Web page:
The description of the Praktisix emphasises the fully-automatic diaphragm, interchangeable viewfinders, fast shutter advance, focal plane shutter up to 1/1000 sec and interchangeable lenses from 65mm to 400mm.  Interestingly, 400mm did not remain as a focal length for lenses manufactured in East Germany for the Praktisix and the Pentacon Six, although the West German Enna did offer a 400mm lens in this mount for many years.  (See report on that lens here.)


[1958Apr_P6_hobbys.jpg]

Half-page advertisement in the West German magazine “hobby Das Magazin der Technik”, Stuttgart (West Germany) April 1958
Approximate dimensions: 75mm × 210mm
Click on the image here to see the advertisement full size.

This appears to be the same photograph as in the previous advertisement.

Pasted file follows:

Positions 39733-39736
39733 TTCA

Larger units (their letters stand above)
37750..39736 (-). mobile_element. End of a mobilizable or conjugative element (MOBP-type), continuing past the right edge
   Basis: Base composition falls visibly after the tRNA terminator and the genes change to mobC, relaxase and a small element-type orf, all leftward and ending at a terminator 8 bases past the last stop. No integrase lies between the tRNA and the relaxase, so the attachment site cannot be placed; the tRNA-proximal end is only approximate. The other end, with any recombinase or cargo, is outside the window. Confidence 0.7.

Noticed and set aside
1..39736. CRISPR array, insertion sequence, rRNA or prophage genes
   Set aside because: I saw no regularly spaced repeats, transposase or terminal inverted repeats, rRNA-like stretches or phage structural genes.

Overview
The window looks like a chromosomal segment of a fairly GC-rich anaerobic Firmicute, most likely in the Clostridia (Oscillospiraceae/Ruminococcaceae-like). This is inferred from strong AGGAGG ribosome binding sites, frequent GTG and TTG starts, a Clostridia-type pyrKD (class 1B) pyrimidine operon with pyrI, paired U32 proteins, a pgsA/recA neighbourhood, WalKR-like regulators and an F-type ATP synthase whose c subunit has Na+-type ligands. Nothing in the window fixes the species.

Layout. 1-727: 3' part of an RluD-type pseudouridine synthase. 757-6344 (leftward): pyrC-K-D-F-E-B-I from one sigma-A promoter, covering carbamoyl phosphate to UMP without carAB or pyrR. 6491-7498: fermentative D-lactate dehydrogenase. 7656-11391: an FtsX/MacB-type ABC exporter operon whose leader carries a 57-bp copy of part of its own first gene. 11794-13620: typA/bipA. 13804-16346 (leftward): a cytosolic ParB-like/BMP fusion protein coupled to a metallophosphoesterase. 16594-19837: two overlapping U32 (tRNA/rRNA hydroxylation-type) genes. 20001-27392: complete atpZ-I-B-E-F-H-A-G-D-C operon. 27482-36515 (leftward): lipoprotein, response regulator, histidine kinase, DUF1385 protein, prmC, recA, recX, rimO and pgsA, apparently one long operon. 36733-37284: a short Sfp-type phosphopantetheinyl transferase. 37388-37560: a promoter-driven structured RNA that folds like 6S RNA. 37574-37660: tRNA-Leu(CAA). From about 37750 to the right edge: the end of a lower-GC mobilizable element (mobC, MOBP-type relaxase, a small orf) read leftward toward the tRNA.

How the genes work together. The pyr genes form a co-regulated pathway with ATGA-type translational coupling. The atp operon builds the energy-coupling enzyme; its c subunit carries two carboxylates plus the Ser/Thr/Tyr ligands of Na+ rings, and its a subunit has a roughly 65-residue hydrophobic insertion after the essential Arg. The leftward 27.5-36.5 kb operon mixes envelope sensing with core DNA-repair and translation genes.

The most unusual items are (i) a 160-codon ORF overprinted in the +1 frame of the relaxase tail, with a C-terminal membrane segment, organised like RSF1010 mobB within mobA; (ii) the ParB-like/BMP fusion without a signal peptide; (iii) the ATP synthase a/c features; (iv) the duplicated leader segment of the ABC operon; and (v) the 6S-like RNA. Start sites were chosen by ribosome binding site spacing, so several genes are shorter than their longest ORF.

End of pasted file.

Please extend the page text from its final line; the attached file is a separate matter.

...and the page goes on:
[1958_BRDs_3.jpg]

Full-column advertisment from an unidentified West German magazine (clear from the advertisement on the other side of the page), reportedly from 1958, month not specified.
Approximate dimensions: 78mm × 205mm
Click on the image here to see the advertisement full size.

Again the Praktisix, the Praktica and the Praktina are featured, although this time the Praktisix is given top billing.

The text states, “The single lens reflex with parallax-free focussing screen focus, interchangeable lenses and focal plane shutter is the leading camera type today”.






1959






[1959apr_USAs.jpg]

Full-page advertisement in the April 1959 issue of the American photographic magazine “Modern Photography”.